Majority of lawyers have happy balance
A new survey has found that more than half of lawyers are satisfied in their job, with many citing work-life balance as the secret to their happiness.
More than 1000 legal professionals were interviewed for Robert Walters’ Employee Insights Survey, which found that 56 per cent rate themselves ‘happy to very happy’ with their job satisfaction. A further 32 per cent said they are mostly satisfied with their employment, and just 12 per cent reported being unhappy in their current role.
Samantha Campbell (pictured), manager of Robert Walters’ legal division in Brisbane, told Lawyers Weekly that it is encouraging to see positive attitudes among legal professionals given the challenges faced by many practices in the current economic climate.
“In light of challenging economic times and many law firm mergers and restructures, it’s understandable for individuals to not be completely satisfied at work all the time,” she said.
She added, however, that lawyers who have in-demand skills will always be rewarded and retained.
Flexible work arrangements are one way firms are hanging on to their best staff, according to Campbell, with 44 per cent of lawyers surveyed citing work-life balance as the aspect of their job that brings them the most happiness.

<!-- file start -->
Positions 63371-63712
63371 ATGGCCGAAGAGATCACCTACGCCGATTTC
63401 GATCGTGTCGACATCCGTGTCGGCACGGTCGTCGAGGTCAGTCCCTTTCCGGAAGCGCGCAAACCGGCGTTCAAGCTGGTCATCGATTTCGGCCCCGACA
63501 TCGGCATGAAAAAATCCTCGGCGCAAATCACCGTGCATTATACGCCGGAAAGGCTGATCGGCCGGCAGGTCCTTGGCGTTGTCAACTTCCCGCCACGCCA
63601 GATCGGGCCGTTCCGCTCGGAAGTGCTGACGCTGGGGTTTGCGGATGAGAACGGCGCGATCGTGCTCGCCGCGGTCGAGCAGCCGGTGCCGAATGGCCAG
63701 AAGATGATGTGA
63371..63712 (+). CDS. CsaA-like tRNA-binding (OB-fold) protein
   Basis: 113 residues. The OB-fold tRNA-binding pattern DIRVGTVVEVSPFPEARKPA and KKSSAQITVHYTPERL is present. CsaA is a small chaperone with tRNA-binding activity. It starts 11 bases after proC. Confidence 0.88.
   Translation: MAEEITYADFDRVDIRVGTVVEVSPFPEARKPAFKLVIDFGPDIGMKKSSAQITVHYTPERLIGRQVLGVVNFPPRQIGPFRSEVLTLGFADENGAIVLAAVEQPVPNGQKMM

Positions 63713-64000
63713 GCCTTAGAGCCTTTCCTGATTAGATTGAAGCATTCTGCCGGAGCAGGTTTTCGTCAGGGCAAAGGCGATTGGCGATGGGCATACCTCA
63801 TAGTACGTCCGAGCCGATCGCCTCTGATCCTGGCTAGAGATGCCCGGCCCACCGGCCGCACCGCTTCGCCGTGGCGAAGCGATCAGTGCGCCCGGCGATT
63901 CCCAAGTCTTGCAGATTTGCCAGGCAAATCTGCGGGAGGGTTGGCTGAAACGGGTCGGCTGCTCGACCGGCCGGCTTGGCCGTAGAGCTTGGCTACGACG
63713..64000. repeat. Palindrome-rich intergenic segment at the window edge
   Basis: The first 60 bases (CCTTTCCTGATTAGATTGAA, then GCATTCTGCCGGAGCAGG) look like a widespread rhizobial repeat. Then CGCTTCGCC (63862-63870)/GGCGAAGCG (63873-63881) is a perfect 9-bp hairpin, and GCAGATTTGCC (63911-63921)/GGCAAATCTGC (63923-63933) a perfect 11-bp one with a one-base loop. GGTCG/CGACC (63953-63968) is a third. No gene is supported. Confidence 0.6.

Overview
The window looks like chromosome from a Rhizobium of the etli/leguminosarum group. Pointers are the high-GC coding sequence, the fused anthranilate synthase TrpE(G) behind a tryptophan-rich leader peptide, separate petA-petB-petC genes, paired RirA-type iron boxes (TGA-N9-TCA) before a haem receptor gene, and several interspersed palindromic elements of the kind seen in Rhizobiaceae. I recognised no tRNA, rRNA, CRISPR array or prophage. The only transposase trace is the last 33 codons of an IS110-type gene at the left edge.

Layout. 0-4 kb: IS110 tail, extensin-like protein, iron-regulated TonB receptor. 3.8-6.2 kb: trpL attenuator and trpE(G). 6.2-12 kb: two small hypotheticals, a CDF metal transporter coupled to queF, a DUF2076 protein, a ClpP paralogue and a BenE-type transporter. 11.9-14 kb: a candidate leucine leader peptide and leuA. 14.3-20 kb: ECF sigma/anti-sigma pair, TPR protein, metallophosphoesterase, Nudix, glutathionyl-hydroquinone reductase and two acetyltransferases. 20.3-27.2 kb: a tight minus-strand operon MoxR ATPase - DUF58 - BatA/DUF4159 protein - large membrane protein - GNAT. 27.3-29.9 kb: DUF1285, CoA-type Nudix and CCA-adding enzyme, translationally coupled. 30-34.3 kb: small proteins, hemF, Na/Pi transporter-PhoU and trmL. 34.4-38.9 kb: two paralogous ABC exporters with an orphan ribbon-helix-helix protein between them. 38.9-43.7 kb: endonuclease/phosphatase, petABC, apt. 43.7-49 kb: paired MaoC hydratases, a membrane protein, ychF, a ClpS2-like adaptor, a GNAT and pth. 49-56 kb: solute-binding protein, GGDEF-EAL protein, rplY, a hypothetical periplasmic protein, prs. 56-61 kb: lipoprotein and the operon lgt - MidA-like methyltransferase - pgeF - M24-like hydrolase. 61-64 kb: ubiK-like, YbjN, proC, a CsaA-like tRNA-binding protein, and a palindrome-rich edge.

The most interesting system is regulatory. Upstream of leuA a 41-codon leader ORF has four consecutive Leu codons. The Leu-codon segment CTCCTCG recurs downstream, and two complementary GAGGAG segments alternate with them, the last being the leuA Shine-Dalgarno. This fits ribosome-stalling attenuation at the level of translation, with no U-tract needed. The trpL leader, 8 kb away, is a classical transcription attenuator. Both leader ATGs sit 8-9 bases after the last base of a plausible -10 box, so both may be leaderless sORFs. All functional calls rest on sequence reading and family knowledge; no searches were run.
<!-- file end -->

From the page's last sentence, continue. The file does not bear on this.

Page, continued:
Even so, Campbell said work-life balance remains elusive to many lawyers. “There is still much to be done [by firms].”
Earlier this month, a Lawyers Weekly poll found the legal profession is split between those who love their work and those who want to leave the law.
A total of 1000 lawyers responded to the question: The main reason I am still a lawyer is because? Most said they either love what they do and who they work with (31%) or want to leave and are waiting for the right time to move (30%).
Lisa Gazis, managing director of Mahlab Recruitment, said at the time that, for many lawyers, being offered stimulating and interesting legal work outweighs the downsides of working in a stressful environment.
Campbell agreed, claiming dissatisfaction arises not from the type of work lawyers do but the pressures associated with it, which can be applied by senior management or clients.
“The highly competitive work environment ... along with the onerous billable-hour requirements and intense deadlines are what tend to drive legal professionals to question the validity of their career choice from time to time,” she said.
Campbell added that the findings of the Robert Walters survey could point to growing momentum among firms to tackle lawyer burnout.
“Firms are taking significant steps to try and manage [burn out] as much as possible, with a greater focus on social activities, flexible work arrangements, employee wellness programs and many trying to move away from the billable-hours models which lead to the pressurised nature of the environment.”